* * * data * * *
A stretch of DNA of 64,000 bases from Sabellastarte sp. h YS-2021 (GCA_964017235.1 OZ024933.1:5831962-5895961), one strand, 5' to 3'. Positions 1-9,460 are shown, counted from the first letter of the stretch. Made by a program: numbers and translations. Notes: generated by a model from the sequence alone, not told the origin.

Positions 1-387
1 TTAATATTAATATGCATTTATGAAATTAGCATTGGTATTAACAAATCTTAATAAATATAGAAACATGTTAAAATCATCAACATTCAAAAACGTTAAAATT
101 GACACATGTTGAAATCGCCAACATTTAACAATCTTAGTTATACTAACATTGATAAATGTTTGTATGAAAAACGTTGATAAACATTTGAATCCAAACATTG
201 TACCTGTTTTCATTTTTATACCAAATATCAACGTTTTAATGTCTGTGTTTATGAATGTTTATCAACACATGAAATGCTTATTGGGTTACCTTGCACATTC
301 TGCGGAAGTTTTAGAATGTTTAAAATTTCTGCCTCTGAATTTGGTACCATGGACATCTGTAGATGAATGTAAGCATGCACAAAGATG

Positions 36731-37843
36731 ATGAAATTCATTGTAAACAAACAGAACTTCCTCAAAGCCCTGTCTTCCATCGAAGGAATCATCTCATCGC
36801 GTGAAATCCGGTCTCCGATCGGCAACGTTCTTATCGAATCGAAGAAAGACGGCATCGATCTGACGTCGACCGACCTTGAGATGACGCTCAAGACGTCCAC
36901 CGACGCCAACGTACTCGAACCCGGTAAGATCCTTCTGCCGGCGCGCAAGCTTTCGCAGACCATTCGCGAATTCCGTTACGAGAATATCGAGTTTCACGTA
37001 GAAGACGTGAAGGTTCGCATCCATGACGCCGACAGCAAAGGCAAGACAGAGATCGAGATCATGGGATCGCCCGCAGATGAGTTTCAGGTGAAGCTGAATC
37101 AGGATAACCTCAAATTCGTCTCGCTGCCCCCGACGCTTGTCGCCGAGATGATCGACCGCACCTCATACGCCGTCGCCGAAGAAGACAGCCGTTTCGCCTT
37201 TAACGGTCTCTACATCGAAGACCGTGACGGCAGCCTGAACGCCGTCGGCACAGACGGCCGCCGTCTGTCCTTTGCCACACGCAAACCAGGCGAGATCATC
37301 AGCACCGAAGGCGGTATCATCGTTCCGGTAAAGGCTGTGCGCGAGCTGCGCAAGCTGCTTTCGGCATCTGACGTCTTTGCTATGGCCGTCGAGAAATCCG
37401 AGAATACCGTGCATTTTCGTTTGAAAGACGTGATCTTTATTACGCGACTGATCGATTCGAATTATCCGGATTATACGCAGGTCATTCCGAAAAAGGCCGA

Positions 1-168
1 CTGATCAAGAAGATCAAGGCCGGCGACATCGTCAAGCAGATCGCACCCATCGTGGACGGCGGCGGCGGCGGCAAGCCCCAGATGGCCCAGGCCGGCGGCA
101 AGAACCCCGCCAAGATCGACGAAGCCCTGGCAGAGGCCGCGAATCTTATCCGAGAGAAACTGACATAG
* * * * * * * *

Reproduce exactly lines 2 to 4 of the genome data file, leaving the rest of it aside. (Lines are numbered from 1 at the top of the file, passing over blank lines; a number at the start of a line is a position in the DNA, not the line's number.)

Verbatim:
Positions 1-387
1 TTAATATTAATATGCATTTATGAAATTAGCATTGGTATTAACAAATCTTAATAAATATAGAAACATGTTAAAATCATCAACATTCAAAAACGTTAAAATT
101 GACACATGTTGAAATCGCCAACATTTAACAATCTTAGTTATACTAACATTGATAAATGTTTGTATGAAAAACGTTGATAAACATTTGAATCCAAACATTG